Summer Squash Growing Guide

Summer Squash Growing Guide

One Of The Most Rewarding Crops

Squash are notoriously vigorous and productive garden plants. For fresh consumption, most families only need one or two plants. Planting a whole row or garden bed with squash will pretty much guarantee a year’s supply for you and the rest of the neighborhood. If you’ve never grown squash, here are a few considerations and suggestions for growing them.

Summer Squash Growing Guide

What Kinds Of Squash Can You Grow?

Summer squash are harvested young and eaten with the skins on and immature seeds inside. The three main categories of summer squash include scallop (aka patty pan or flying saucer), yellow squash (crookneck or straightneck), and zucchini. Because they are harvested at an immature state, these types continue to produce and are all highly productive. They are perfect for making Summer Squash Quick Bread.


Winter squash are harvested when they are fully mature and the skin has turned tough and leathery. Pumpkins (Curcubita maxima, Curcubita pepo, and others) are included in this group. The skins and seeds are generally removed when preparing these types of squash. There are several categories of winter squash to choose from, with amazingly varied appearances, including: acorn, butternut, cushaw, dumpling, Hubbard, kabocha, spaghetti, and others. There are significant differences in texture and flavor among these varieties, well worth a bit of exploration in another article…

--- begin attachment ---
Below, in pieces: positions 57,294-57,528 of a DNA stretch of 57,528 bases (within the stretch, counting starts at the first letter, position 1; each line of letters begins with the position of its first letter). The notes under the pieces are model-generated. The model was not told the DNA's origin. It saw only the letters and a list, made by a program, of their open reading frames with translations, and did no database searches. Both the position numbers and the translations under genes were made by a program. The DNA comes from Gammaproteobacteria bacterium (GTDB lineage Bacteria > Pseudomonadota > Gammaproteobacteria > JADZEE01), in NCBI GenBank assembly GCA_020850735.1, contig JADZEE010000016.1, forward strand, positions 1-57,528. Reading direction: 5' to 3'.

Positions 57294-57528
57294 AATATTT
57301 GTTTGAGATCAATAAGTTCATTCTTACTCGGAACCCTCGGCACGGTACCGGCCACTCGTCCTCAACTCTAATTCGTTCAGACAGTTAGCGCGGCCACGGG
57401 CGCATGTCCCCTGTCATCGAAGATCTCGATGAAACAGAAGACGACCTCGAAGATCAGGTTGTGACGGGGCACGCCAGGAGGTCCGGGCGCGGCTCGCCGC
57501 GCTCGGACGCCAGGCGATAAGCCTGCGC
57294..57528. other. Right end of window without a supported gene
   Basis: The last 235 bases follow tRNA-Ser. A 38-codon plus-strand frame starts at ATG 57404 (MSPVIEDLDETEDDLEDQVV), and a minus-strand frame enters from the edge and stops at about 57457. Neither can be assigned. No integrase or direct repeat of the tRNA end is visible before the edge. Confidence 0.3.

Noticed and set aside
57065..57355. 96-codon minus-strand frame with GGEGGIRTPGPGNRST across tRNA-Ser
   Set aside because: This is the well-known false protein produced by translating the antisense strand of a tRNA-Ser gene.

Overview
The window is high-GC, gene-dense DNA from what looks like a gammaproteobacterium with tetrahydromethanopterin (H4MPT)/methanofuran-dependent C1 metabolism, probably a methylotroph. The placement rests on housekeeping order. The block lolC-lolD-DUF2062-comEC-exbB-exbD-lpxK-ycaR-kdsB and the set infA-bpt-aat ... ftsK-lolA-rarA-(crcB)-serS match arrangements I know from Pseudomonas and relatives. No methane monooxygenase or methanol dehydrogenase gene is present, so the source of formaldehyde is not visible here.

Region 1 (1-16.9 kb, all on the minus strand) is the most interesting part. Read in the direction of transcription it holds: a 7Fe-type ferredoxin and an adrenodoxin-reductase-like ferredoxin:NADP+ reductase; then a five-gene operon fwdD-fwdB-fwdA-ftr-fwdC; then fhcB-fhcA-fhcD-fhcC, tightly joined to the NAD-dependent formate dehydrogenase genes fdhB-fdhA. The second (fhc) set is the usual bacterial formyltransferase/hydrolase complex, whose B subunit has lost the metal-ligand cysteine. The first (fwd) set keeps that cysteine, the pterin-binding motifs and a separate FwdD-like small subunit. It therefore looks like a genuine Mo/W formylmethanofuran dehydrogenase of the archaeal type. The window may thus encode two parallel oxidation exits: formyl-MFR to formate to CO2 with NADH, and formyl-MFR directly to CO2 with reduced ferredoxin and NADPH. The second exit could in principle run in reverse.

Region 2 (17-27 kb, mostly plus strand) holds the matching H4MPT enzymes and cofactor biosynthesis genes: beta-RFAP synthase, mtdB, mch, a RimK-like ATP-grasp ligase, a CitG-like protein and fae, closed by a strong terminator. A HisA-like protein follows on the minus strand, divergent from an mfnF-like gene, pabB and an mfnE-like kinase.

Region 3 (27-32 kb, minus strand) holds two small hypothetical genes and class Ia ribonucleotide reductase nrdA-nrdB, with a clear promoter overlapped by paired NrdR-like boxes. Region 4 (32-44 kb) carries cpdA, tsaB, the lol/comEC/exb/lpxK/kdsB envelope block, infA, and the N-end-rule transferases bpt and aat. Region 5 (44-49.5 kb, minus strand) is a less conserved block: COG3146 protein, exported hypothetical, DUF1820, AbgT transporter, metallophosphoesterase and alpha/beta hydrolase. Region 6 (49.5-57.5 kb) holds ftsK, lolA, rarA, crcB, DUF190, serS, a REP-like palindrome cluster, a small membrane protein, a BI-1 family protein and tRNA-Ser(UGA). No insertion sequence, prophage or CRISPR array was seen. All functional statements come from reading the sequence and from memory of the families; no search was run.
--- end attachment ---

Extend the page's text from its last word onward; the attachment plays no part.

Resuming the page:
Summer Squash Growing Guide

How To Plant Squash

Squash are fruits that grow on sun loving vines. As a warm season crop, squash (summer squash, winter squash, pumpkins, etc.) may be planted in the garden when the soil warms and after all danger of frost is past. In most temperate areas, the seeds may be sown directly into the garden but they also may be started indoors a few weeks in advance if preferred. Planting them on broad mounds, or “hills”, 6-10 inches high and 2-3 feet across will help provide good drainage and air circulation. Space the plants according to the individual variety’s needs (see the seed pack or plant label). Some support system, like a trellis or cage, may be helpful for keeping the longer trailing types in bounds.

Summer squash are relatives of cucumbers and melons. When planning a crop rotation, either keep these crops together in the same part of the garden or space them three or more years apart in the rotation.

Squash Vine Borer Larvae Photo Credit: The University of Kentucky

 Avoid Pests

The two main insect pests of squash are squash vine borers and squash bugs. Learn more about these pests and how to deal with them here. Cucumber beetles can also be a bother to these cucumber family members. Using row covers until the plants begin to flower can stem most of the damage, allowing a good crop to develop.

Another problem for squash is powdery mildew. Prevent this fungus by providing good air circulation, watering deeply (when needed) early in the mornings only, and removing affected leaves when they appear. If the problem gets too far advanced, spray with a fungicide rated for powdery mildew in vegetables (sulphur, copper, neem oil, etc.).

Summer Squash Growing Guide

Add Color And Flavor

Growing squash is an easy way to add another dimension to your garden. They bring bright colors in the forms of both flowers and fruit. They are delicious in a wide range of recipes from pasta to pumpkin pie. The roasted seeds of winter squashes are a treat too. You can even use your ripe squash for autumn decorations before consuming them. This year, add squash to your garden mix.

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